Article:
Wesleyan’s Graduate Liberal Studies is offering 13 courses this summer in narrative fiction and film, biography writing, European history, world literature, multivariable mathematics, the photographic book, abnormal psychology and more. Wesleyan offers a Master of Arts in Liberal Studies (MALS) and the more advanced Master of Philosophy in Liberal Arts (MPhil), as well as a Graduate Certificate in Writing and non-degree graduate study. Rather than becoming specialists in narrow fields, GLS graduates possess the highly-valued ability to connect across disciplines, identify multiple possibilities, and argue all sides of a topic.
Indira Karamcheti, associate professor of English, associate professor of American studies, is teaching HUMS 633: World Literature for Graduate Liberal Studies on Monday and Wednesdays.
Karamcheti’s class examines literature from the last half of the 20th century including works by authors from India, Africa, South America, and the Caribbean.
Students learn how the authors shape their world and what issues concern them.
Place, Character and Design offers a rich and varied reading list and a chance to write and experiment, with careful editing of one’s work.
The assignments are flexible and suit each student’s interests. Students may write a novel, journalism article, a memoir, or a grant proposal.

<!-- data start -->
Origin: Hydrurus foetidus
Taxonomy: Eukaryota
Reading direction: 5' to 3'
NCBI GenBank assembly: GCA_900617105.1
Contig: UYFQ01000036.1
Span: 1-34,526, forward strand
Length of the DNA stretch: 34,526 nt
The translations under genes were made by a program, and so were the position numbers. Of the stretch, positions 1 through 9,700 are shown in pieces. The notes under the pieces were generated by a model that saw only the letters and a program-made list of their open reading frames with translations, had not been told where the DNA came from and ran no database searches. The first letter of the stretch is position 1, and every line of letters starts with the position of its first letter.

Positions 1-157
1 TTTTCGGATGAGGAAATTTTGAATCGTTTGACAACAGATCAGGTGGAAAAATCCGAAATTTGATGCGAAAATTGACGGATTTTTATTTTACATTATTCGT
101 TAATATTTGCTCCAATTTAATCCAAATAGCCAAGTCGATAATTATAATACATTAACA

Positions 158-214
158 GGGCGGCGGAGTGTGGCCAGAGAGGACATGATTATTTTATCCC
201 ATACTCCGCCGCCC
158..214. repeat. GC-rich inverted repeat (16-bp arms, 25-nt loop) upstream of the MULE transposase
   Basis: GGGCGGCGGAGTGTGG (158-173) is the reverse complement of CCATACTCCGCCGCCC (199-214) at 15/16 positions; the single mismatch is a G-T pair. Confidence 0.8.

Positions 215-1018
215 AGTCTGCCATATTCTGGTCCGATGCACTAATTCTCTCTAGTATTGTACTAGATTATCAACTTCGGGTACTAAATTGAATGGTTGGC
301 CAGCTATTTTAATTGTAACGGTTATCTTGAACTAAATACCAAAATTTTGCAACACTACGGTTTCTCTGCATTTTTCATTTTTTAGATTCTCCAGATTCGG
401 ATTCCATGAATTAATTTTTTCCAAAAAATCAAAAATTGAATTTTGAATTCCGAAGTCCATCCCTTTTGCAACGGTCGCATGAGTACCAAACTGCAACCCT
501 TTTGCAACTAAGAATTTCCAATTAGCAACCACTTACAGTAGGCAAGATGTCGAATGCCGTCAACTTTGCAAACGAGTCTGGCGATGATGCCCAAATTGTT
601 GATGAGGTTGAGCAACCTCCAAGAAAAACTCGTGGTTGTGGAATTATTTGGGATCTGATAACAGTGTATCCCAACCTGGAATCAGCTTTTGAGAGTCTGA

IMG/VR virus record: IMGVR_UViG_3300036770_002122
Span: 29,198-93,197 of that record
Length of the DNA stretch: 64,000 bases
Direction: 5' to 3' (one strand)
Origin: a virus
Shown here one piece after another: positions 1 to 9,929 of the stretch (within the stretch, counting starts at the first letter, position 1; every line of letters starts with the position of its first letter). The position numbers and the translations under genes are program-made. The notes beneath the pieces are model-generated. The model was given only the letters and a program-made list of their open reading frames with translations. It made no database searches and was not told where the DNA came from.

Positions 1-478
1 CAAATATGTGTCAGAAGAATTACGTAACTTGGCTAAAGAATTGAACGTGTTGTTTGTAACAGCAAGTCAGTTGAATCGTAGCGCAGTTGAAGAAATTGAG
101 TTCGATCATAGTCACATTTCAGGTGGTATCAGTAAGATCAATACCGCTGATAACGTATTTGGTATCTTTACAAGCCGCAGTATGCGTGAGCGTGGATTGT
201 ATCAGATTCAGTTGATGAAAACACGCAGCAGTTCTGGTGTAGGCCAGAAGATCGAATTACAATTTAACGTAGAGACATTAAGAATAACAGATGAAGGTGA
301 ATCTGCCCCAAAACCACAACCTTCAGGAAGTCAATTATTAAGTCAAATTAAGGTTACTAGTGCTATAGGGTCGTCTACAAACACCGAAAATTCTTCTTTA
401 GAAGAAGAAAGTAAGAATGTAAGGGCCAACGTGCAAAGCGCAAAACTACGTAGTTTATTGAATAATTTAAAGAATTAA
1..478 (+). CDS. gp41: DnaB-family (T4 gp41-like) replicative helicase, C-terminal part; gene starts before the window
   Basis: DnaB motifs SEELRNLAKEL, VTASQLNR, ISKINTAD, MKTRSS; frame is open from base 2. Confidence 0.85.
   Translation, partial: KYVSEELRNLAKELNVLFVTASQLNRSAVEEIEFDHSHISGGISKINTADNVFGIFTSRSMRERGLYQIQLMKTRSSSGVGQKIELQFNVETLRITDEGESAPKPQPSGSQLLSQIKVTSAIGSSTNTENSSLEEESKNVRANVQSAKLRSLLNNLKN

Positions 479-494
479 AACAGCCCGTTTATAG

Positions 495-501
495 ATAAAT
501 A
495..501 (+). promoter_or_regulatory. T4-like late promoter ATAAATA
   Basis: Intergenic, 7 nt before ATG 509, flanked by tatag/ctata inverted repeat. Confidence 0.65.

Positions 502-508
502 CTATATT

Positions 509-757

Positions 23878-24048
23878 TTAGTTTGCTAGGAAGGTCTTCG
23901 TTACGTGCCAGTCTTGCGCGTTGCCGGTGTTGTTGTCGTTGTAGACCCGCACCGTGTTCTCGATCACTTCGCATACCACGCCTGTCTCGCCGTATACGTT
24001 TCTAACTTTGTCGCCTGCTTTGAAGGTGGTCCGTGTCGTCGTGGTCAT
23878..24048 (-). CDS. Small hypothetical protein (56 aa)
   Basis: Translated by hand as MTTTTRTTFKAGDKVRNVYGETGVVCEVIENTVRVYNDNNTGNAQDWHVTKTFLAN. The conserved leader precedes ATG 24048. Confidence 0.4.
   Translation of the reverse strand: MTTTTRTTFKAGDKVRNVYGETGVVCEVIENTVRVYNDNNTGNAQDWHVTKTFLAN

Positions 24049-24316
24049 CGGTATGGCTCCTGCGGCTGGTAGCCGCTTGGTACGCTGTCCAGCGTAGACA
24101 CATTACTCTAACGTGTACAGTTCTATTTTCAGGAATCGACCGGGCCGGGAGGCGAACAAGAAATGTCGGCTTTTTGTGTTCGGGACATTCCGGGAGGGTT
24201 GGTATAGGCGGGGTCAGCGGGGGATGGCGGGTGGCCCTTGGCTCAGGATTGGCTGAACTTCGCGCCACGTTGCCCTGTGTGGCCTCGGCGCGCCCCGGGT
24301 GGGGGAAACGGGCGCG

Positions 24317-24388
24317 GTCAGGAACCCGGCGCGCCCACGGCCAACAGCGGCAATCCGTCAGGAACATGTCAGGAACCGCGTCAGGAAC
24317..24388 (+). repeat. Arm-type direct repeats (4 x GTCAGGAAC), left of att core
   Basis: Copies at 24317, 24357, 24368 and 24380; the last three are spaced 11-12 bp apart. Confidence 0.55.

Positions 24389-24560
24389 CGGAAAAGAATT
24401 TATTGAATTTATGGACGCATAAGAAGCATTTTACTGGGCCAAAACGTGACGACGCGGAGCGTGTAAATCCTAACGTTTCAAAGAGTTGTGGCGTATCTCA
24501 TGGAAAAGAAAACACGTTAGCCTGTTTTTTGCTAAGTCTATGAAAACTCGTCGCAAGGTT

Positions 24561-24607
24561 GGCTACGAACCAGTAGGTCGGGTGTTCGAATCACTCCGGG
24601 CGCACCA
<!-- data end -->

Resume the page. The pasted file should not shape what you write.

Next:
Students read each other’s work and offer feedback in class. Students learn how to establish a narrator’s voice or characters’ presence, develop style and design, and connect with readers. (Photos by Olivia Drake)
Giulio Gallarotti, professor of government, professor of environmental studies and co-chair of the College of Social Studies, is teaching SOCS 630: The Evolution of Government: The Rise of the Modern Nation State on Tuesday and Thursday evenings this July.
This course takes the most historically complete view of the evolution of governance, from the very earliest forms of governance among humans in hunter-gatherer societies up to the most recent forms of governance in the present. The class studies the evolution of governance and focuses on patterns in the transition from one form of governance to the next. (Photos by Ben Travers)